mother, according to a
ut that depend.-, on
own fairy god
Dry Weather Has Helped in Cleveland
And Percentage is Better. Pre
caution For Weevils.
Over Cleveland county the cotton
farmers of North Carolina’s second
cotton county are optimistic over their
cotton crop despite many bad stands
and drawbacks, for the extended dry
and warm weather has meant much to
the cotton even if it has been some
what of a handicap otherwise. Crop
prospects here are apparently equal
to those in any section of the state and
by the last report the state percent
age for the season of the year is
headed of that last year, when Clev
eland stepped into, second place with
over 40,000 bales.
That the cotton crops prospects in
North Carolina are exceptionally good |
this year is indicated in a report of
the crop reporting board of the Uni
ted States department of agriculture.
While slightly under the average giv
en for the whole cotton belt on May
25, the condition on that date this year
in the state is better than on the same
day last year.
The board announced that the con
dition of the crop as a whole was 76.6
per cent of a normal throughout the
belt. The figure.s for North Carolina
is given as 771 per cent, but on the
same date in 1024 it was 71 and the
preceding year 77. The ten-year aver
age in North Carolina was 76. The
figures for South Carolina is 71.
There has been an increased emer
gence of weevils in the southeast
that will have an adverse effect upon
the crop unless checked. The board
stated that the weevils are much more
in evidence in the eastern states than
they were last year at this time. They
have appeared in every county in
South Carolina and everywhere in
southern Georgia and Florida. The
board had title information concerning
the boll weevil possibilities in North
Carolina for it was a little too early
for definite statements, and all in
formation in the report was based on
developments the last of May,
Cotton men in close touch with the
situation in the Carolinas deflated
that the cotton growers of these states
made a grave error in failing to con
tinue the “burn up-clean up” cam
paign. with the same care as marked
the close of the cotton growing sen,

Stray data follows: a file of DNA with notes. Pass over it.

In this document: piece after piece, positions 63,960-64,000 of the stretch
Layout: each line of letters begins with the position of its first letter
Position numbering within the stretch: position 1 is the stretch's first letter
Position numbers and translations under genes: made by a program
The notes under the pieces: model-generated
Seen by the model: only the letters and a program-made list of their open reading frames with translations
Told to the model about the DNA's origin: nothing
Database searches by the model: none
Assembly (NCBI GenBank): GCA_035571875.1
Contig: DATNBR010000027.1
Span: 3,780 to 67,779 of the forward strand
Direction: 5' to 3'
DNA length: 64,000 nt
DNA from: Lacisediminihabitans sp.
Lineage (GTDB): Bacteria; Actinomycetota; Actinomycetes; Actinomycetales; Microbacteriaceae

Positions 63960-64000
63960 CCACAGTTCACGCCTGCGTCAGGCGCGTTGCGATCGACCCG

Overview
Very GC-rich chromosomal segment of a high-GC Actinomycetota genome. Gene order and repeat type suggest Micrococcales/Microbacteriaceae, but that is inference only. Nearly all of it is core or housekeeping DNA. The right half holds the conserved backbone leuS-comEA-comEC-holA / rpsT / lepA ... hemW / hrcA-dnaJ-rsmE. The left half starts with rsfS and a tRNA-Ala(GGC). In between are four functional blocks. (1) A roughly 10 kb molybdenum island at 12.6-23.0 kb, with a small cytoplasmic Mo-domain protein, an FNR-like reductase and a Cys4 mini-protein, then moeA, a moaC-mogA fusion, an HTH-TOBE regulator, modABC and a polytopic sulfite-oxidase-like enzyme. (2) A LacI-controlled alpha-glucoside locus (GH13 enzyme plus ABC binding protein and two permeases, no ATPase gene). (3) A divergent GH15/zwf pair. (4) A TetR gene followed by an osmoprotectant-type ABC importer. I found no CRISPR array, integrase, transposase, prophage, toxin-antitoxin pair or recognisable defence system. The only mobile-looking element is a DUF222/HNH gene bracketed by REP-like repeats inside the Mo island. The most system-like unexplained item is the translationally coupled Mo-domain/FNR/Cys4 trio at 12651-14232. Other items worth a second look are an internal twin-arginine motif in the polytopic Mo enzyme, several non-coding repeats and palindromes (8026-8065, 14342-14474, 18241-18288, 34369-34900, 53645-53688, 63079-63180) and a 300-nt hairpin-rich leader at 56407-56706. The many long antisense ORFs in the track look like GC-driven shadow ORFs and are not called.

son in previous years. When it was
found that the boll weevil situation
last year was rather easier than there
tofore, these contT^ efforts were re
laxed, with the result probably that
! South Carolina, in any event, will have
a greater number of weevils in con
nection with the 1925 crop than might
Otherwise have been the case,
i Cotton growers of the Cal iff...!*
must not relax their efforts and hope
to get the best of the weevils, it was
declared by those men.
Start Sale Of New
Auto License Tags
The local branch of the Carolinaj
Motor club and state auto license hu-j
: reau began this week selling the new;
automobile license tags for 1925. The
sales office at the Eskridge garage, in
i charge of Wade W. Hoey, opened Mon
day morning, and several hundred tags
have already been sold. Mr. Hoey ad
vises motorists in this section to come
in and buy their tags now’ so as to
avoid the rush later on in the month
when it will be necessary to stand
and wait in line to get the tags. Alt
applying for tags must have their
titles in order to secure the plates, and
it is announced that after this sale of
plates that any motorist without a ti
tle will be committing the same of
fense as running without a license
The new numbers for the Shelby
branch start at 182,500 and run up.
| The plate is an orange color with
AUCTION SALE OF FINE
LOTS HERE WEDNESDAY
On Wednesday, June 24, the Cyclone
Auction company, of Forest. City, will
j sell at auction 55 choice Shelby resl
dental lots. The property owned by
W. J. Arey includes six lots on East
Marion street just one block from the
! court square and some of the best
property in town, and 29 other lots
! about halfway between the court
square and Cleveland Springs on
, Highway 20. A $275 radio outfit and
| cash prizes will be given away and a
large crowd is expected.
Look out for the details concerning
the Students Contest, ui the and fob
i loving issue,, _
“AIN’T IT A GRAND AND GLORIOUS FEELING” . . By BRIGGS.
VIHSm YOU give. YouR
T6nC«J c»_D ouTj
ButlDii-tOS A Ki(
Coat op Paint I
' ’"v *"*